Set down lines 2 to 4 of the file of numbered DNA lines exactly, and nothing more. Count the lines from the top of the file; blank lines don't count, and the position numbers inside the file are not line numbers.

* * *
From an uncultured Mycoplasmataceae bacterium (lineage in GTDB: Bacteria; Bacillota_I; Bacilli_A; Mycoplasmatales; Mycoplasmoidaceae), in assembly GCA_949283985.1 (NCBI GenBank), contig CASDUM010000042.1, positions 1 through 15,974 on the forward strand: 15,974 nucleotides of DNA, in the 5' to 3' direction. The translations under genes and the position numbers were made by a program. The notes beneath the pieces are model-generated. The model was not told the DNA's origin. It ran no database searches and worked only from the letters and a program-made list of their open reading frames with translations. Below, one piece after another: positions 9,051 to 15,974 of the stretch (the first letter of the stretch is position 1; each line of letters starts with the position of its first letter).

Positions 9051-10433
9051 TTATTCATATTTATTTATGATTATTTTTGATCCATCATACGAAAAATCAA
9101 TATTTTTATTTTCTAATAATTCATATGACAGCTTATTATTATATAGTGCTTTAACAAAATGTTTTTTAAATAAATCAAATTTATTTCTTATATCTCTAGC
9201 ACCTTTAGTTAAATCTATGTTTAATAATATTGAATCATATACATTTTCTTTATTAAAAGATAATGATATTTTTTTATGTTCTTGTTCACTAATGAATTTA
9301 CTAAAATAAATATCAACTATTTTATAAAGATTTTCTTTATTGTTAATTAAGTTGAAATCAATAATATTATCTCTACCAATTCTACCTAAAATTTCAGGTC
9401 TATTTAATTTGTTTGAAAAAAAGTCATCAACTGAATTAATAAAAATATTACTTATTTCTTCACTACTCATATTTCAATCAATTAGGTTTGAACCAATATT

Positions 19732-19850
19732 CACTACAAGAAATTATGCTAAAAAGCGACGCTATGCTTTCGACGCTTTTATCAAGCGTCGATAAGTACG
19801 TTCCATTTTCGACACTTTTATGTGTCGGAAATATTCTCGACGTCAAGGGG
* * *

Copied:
Positions 9051-10433
9051 TTATTCATATTTATTTATGATTATTTTTGATCCATCATACGAAAAATCAA
9101 TATTTTTATTTTCTAATAATTCATATGACAGCTTATTATTATATAGTGCTTTAACAAAATGTTTTTTAAATAAATCAAATTTATTTCTTATATCTCTAGC